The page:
Since the late 1960’s we have evolved computer systems from simple calculations for materials replenishment to fully integrated systems that we have today. We have struggled from the very beginning to get our heads around the vast capability of integrated systems and the potential benefits that can be achieved using the technology.
The transition from mostly manual systems to integrated systems has not been an easy one! Disasters litter the landscape, companies suffer massive budget overruns, business damage and internal frustrations in their attempts to implement and obtain the benefits often touted.
Disillusionment with the technology is widespread with many systems underperforming to expectations.
There are numerous publications written and consultants claiming to reveal the key to successful implementation or how to avoid an ERP disaster. Software vendors have their own proprietary “Proven Path” or similiar claims to successful implementation methods and many other consultants believe they have the answers to success.
Statistics however reveal a somewhat different picture. Despite billions of dollars spent on the ERP technology and the collective claims of successful implementation strategies the organisations implementing the technology are reporting poor results from their implementations.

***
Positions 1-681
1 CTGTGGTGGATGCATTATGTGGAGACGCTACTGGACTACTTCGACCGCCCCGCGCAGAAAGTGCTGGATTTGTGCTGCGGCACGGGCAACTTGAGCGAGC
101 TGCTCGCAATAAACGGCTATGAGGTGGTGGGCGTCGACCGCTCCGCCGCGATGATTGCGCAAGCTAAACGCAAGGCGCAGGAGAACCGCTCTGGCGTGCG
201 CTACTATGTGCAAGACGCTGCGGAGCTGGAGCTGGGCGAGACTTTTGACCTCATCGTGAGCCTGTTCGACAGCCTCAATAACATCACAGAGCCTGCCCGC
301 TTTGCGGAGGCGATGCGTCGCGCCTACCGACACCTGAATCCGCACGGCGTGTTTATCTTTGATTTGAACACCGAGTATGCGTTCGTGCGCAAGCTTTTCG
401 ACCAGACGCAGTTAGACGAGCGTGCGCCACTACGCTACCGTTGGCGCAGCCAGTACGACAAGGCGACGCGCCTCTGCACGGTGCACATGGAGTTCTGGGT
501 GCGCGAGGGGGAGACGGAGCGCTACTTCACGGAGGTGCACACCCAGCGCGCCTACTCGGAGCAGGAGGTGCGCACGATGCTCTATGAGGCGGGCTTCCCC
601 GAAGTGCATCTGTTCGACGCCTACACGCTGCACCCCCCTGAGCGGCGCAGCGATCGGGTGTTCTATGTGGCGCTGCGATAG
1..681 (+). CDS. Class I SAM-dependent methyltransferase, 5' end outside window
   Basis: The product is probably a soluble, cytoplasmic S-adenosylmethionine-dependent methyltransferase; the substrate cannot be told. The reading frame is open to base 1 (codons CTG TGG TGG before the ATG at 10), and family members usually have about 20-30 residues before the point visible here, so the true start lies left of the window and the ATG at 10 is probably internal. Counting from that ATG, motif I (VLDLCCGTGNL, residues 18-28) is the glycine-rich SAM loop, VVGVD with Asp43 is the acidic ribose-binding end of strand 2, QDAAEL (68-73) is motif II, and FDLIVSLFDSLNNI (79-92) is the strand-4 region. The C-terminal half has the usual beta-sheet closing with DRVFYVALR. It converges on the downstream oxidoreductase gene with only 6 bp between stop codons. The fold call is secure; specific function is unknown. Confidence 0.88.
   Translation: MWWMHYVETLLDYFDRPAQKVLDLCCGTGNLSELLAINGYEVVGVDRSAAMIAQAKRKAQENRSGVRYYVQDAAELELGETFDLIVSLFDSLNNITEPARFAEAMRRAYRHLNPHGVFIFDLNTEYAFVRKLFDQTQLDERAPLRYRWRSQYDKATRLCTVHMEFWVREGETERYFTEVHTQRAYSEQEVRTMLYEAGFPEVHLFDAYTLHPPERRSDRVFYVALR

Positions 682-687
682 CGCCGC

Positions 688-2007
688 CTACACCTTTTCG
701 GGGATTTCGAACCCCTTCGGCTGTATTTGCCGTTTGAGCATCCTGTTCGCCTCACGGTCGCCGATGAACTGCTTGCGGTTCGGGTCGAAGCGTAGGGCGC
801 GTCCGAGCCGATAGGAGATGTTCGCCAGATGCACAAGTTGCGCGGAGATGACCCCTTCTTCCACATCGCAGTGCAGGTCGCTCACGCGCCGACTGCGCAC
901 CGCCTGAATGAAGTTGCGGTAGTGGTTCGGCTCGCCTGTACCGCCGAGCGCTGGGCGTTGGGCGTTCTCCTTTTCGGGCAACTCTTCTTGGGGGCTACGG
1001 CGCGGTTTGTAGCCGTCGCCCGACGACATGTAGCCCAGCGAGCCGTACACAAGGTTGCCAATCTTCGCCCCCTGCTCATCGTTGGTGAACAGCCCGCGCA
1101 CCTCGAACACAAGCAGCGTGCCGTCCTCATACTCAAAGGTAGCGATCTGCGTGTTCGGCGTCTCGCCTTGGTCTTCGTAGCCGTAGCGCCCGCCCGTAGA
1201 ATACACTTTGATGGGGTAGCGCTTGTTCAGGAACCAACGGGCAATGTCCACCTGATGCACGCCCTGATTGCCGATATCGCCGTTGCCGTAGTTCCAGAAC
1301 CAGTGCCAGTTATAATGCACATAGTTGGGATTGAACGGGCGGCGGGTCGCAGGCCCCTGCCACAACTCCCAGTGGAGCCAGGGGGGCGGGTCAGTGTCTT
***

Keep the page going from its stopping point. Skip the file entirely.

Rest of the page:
Success and failure is difficult to quantify as success for some is simply turning the systems on to stop the implementation cash burn even though they may not achieve any significant benefits from the project. Others may report failure if they overrun the cost of implementation even if they achieve some benefits.
For organisations who believe they have successfully implemented their ERP system they are reporting around 50% of the benefits they expected. Many more have no measurable objectives or outcomes and are relieved to simply finish the project.
Others simply abandon the ERP project altogether whilst in a worse-case scenario organisations have been seriously financially injured or driven to bankruptcy.
Despite all of the claims of proven paths and keys to successful outcomes the reality is we are still in a major learning curve on how to both successfully implement and operate the ERP technology to achieve the optimum benefits.
The legacy of how we run organisations and the processes we use to do it, that have evolved from the industrial revolution to today and have shaped our thinking, needs to evolve to enable us to gain the most from the changes in thinking and capability of technology.
Until we are able to break free from the shackles of the traditional structures and management thinking on managing and running organisations we will struggle to both implement successfully and use ERP to the maximum advantage.